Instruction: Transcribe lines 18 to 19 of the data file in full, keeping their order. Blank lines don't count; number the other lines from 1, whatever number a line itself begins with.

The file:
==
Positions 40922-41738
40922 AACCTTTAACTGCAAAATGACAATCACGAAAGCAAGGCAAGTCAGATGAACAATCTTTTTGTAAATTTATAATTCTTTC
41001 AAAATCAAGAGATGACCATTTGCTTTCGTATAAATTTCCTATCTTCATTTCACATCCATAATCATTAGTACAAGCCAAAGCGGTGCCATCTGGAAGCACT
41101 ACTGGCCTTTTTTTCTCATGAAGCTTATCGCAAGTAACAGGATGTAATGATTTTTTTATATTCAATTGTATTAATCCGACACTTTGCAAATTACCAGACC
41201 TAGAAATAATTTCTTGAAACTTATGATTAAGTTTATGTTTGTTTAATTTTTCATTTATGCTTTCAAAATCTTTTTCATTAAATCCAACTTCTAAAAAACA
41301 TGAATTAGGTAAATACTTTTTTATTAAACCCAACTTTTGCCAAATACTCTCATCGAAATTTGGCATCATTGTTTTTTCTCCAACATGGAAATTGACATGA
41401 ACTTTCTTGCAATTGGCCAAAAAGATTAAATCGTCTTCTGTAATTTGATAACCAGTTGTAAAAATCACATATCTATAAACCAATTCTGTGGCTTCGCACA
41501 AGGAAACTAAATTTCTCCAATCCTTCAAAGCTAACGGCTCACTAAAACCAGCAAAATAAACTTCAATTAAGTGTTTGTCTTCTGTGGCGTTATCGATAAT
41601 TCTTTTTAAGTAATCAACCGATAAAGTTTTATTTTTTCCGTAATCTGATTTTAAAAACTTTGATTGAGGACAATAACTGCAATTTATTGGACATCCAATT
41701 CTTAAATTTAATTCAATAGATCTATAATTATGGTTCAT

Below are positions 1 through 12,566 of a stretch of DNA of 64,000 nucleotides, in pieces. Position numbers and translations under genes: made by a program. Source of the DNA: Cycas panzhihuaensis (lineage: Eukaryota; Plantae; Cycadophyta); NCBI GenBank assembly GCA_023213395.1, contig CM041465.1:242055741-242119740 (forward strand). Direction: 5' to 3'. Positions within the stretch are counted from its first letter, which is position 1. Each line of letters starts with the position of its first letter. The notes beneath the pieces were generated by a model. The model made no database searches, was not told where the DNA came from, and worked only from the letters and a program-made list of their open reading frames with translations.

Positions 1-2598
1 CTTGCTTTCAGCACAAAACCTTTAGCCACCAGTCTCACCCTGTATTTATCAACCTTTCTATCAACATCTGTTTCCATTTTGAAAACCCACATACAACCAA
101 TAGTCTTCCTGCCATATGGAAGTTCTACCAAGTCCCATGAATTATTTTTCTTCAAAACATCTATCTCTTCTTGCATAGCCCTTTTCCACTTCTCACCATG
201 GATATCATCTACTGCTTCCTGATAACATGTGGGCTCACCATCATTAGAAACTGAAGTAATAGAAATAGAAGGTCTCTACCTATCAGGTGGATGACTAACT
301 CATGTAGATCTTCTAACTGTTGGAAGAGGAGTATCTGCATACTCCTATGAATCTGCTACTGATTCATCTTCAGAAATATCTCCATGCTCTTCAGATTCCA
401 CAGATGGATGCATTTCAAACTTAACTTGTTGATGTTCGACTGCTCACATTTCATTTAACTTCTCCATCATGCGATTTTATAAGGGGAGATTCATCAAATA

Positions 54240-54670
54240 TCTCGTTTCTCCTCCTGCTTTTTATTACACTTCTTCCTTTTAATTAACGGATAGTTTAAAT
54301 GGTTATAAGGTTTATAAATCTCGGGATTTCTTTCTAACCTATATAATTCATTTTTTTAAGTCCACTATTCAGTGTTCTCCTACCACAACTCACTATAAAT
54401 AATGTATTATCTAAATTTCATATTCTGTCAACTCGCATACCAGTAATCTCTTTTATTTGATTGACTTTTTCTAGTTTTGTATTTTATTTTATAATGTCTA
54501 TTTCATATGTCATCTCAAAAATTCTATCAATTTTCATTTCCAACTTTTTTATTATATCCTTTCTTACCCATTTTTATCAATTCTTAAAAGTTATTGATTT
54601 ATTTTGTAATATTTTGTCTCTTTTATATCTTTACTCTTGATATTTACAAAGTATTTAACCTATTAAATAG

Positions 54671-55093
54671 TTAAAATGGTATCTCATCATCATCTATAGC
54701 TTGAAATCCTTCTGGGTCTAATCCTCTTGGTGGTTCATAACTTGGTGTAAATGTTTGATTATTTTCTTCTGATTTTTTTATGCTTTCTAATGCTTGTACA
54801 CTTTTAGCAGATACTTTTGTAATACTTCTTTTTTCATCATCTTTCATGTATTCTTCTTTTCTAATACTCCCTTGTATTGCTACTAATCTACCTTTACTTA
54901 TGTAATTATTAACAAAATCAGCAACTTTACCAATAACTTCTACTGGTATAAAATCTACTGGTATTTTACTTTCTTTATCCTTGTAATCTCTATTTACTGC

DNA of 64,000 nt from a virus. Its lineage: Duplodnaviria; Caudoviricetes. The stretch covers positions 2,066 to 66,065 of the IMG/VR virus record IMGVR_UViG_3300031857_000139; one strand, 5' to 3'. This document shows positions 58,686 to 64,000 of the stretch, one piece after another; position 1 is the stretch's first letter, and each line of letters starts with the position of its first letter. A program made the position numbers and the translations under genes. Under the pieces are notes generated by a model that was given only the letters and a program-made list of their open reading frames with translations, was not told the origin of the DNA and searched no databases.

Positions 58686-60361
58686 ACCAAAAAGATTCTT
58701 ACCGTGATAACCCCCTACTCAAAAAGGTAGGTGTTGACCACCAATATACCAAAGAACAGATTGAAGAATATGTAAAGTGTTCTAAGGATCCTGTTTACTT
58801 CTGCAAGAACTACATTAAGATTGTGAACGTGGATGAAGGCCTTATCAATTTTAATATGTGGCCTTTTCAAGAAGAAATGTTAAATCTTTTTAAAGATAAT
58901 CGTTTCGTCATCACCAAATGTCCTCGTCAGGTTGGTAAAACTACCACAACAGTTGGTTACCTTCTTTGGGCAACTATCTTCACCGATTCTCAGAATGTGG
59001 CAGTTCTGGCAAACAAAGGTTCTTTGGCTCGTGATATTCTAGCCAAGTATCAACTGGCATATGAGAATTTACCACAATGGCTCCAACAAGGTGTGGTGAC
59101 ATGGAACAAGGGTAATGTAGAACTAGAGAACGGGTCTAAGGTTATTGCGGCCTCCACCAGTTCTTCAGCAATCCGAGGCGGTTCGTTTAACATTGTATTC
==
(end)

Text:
Positions 54240-54670
54240 TCTCGTTTCTCCTCCTGCTTTTTATTACACTTCTTCCTTTTAATTAACGGATAGTTTAAAT